Although we modern persons tend to take our electric lights, radios, mixers, etc. for granted, hundreds of years ago people did not have any of these things, which is just as well because there was no place to plug them in.
Then along came the first Electrical Pioneer, Benjamin Franklin, who flew a kite in a lightning storm and received a serious electrical shock. This proved that lightning was powered by the same force as carpets, but it also damaged Franklin's brain so severely that he started speaking only in incomprehensible maxims, such as, "A penny saved is penny earned." Eventually, he had to be given a job running the post office.
, came a herd of Electrical Pioneers whose names have become part of our electrical terminology Myron Volt, Mary Louise Amp, James Watt, Bob Transformer, Jim Diode etc. Franklin
These pioneers conducted many important electrical experiments. For example, in 1780 Luigi Galvani discovered (this is the truth) that when he attached two different kinds of metal to the leg of a frog, an electrical current developed and the frog's leg kicked, even though it was no longer actually attached to the frog, which was dead anyway. Galvani's discovery led to enormous advances in the field of amphibian medicine. Today, skilled veterinary surgeons can take a frog that has been seriously injured or killed, implant pieces of metal in its muscles, and watch it hop back into the pond just like a normal frog, except for the fact that it sinks like a stone.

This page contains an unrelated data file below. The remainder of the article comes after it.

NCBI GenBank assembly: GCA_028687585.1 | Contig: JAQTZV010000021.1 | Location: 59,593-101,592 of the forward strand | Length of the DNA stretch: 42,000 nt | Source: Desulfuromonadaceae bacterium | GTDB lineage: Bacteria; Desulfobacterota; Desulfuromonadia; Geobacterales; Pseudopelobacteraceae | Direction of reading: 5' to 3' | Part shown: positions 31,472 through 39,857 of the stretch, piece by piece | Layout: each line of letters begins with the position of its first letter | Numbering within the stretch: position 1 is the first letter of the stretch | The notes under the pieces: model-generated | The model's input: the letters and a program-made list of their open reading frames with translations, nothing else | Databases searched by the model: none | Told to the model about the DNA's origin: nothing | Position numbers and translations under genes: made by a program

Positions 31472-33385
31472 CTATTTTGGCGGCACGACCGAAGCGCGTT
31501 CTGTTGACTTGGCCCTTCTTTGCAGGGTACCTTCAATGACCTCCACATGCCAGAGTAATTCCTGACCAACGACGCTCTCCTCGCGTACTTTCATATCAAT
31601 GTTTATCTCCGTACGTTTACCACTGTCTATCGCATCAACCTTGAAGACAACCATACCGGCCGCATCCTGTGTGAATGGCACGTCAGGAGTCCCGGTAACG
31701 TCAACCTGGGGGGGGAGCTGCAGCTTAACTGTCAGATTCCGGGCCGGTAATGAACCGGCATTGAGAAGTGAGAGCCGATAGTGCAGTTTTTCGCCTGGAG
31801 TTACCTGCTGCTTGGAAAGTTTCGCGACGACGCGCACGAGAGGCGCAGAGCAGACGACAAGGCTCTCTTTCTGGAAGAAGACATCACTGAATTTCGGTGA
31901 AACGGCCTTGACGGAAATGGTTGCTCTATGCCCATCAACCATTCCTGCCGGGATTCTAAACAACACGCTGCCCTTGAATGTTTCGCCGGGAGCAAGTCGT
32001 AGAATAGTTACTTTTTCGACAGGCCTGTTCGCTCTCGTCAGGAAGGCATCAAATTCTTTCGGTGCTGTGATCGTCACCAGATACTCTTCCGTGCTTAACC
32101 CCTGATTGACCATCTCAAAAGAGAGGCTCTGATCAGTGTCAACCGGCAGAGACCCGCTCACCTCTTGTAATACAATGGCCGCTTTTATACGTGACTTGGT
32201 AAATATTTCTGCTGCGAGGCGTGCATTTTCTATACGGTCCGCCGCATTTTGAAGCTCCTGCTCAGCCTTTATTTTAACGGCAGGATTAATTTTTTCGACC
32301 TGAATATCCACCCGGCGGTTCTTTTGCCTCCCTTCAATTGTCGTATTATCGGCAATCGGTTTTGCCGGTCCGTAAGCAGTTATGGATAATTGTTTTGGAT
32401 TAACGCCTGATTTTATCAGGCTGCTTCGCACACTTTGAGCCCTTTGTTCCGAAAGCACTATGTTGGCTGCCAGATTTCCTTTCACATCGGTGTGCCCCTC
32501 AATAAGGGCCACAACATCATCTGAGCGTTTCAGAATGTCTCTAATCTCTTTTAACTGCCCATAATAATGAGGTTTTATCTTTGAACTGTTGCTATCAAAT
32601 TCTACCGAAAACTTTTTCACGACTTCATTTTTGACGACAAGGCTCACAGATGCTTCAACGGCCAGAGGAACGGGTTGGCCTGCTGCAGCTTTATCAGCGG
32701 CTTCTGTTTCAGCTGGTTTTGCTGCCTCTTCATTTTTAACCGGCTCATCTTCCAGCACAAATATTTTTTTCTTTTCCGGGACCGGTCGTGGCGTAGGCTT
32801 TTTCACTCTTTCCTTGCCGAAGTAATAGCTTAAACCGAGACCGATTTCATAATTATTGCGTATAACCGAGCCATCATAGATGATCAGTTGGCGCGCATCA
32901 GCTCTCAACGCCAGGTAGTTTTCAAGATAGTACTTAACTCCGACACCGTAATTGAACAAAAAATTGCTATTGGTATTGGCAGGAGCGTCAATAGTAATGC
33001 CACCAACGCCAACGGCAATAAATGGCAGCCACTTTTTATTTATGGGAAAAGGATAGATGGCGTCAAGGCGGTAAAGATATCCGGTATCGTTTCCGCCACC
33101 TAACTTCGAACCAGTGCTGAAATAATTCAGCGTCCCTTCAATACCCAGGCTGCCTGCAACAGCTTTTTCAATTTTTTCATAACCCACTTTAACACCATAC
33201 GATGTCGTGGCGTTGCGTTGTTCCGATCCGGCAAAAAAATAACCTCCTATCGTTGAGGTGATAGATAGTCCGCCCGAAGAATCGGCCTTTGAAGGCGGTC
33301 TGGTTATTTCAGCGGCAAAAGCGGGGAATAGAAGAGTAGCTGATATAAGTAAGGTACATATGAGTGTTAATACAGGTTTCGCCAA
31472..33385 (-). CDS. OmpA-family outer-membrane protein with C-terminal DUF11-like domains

Thomas Edison, who was a brilliant inventor despite the fact that he had little formal education and lived in
. Edison's first major invention, in 1877, was the phonograph, which could soon be found in thousands of American homes, where it basically just sat until 1923, when the record was invented. New Jersey
Today, thanks to men like Edison and
, and frogs like Galvani's, we receive almost unlimited benefits from electricity. For example, in the past decade scientists developed the laser, an electronic appliance that emits a beam of light so powerful that it can vaporize a bulldozer 2,000 yards away, yet so precise that doctors can use it to perform delicate operations on the human eyeball, provided they remember to change the power setting from "VAPORIZE BULLDOZER" to "DELICATE." Franklin
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